President Barack Obama's $787 billion stimulus prevented another Great Depression while creating or preserving 2 million jobs, according to a White House report to be released on Wednesday.
My "favorite" political game of blaming Bush will be out in full effect. Fortunately, the markets don't care much about spin and so the latest round of Bush bashing will have no effects here. The equities had a big day yesterday. The Dow was up 169.67 and the S&P and Nasdaq had similar gains. The opening looks slightly positive at the bell. There's also some economic data to report. There was mixed housing news about a half hour ago.
U.S. housing starts rebounded more strongly than expected to their highest level in six months in January, while permits fell slightly less than forecast, pointing to a mild housing market recovery..
The Commerce Department said on Wednesday housing starts increased 2.8 percent to a seasonally adjusted annual rate of 591,000 units, reversing the prior month's weather-induced rop
Bonds are slightly worse this morning. The ten year U.S. Treasury bond is up three basis points to 3.69%. The yield spread between the two and ten year continues to expand is now up to 2.87%. The three month t bill is slightly worse to .091%. Crude oil is pushing toward $80 a barrel after gaining almost three bucks a barrel yesterday. It's currently at $77.09 a barrel. Gold had similar gains yesterday to $1120 an ounce. All of this was at the expense of the dollar and so we continue to have the inverse dollar/equity relationship.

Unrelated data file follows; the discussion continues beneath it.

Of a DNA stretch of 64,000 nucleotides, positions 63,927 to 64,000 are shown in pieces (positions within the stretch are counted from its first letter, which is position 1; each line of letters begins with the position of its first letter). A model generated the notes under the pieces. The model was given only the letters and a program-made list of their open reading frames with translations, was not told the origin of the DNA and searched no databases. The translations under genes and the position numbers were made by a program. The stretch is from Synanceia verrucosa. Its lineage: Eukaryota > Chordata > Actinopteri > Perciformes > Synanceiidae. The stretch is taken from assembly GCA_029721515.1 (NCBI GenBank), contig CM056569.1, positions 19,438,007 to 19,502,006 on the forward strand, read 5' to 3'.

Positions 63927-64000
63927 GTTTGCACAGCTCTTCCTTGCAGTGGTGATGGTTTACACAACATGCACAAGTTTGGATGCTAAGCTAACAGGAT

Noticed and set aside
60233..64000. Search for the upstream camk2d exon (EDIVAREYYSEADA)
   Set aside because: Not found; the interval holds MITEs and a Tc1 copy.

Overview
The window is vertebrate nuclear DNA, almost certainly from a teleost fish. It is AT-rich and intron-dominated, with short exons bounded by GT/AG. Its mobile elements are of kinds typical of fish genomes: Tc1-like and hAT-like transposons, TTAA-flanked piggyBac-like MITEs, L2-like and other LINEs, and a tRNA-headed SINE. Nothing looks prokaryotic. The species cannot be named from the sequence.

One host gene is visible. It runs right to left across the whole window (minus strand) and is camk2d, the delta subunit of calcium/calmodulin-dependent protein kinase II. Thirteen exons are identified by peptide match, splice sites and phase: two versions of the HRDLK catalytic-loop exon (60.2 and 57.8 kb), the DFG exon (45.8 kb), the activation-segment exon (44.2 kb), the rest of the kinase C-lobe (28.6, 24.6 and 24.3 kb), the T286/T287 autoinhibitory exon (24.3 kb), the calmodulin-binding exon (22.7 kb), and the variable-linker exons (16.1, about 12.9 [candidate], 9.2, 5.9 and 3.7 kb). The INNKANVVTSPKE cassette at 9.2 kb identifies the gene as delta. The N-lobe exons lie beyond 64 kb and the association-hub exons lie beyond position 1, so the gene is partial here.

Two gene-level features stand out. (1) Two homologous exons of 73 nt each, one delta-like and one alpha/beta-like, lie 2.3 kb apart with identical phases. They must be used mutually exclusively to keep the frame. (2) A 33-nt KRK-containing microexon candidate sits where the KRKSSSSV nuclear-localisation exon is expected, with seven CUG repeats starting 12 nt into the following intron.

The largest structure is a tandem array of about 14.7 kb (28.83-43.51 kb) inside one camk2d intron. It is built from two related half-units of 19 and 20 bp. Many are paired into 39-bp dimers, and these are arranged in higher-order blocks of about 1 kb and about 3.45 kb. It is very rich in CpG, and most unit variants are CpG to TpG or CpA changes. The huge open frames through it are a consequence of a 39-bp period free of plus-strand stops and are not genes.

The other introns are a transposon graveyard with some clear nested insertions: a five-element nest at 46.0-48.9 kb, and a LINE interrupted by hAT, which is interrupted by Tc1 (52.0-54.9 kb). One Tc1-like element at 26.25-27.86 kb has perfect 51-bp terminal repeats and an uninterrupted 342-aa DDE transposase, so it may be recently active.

The dollar is showing some strength today. It's up .45% against the Euro, up .14% against the British Pound and up .98% against the Japanese Yen. So, with equities also up this morning we have a chance to break that very dangerous relationship at least for one day.